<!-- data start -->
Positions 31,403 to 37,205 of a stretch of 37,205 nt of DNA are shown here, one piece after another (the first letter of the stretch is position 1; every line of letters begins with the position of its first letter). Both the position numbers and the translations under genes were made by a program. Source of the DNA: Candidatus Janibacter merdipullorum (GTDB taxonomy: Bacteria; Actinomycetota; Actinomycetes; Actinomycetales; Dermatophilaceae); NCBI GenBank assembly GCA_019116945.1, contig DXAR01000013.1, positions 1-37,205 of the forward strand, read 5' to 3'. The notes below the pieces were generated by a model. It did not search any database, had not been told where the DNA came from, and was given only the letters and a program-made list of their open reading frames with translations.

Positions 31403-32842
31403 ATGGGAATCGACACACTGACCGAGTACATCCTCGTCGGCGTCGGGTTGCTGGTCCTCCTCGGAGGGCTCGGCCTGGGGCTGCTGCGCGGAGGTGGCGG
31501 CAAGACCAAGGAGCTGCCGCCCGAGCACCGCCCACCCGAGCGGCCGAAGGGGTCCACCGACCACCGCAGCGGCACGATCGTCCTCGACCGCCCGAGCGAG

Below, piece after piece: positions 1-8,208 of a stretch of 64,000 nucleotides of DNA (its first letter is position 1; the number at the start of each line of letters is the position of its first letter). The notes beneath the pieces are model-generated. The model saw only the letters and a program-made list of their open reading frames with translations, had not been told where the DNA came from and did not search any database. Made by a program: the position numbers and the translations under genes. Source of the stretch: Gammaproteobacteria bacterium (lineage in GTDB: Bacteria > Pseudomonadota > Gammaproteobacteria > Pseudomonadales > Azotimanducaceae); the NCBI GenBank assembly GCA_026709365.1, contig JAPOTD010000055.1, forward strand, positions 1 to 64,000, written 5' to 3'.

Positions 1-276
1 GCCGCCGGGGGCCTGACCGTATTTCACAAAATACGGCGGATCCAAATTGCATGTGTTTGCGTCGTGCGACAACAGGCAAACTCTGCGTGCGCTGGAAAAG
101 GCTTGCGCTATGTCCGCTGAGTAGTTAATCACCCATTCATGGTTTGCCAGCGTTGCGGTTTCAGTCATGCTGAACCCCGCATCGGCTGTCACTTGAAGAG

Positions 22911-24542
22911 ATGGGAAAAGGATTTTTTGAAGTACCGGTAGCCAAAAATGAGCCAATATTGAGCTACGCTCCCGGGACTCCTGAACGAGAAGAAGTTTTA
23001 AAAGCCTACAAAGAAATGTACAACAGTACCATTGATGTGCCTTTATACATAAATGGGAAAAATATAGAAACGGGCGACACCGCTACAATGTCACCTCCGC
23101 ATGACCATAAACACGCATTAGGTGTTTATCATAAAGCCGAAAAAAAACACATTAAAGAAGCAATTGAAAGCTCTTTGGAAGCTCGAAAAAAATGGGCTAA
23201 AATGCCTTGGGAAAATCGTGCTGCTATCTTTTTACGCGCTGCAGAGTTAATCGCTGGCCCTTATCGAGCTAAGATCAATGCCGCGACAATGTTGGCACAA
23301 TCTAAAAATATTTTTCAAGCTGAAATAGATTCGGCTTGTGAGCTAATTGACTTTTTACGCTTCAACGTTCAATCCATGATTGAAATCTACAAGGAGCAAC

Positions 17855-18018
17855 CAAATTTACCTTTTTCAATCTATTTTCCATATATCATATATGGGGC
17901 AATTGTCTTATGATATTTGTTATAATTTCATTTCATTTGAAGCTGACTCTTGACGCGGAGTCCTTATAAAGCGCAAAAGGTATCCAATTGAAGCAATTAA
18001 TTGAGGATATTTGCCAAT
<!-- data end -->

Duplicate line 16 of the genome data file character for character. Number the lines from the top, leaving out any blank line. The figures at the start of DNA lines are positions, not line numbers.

17855 CAAATTTACCTTTTTCAATCTATTTTCCATATATCATATATGGGGC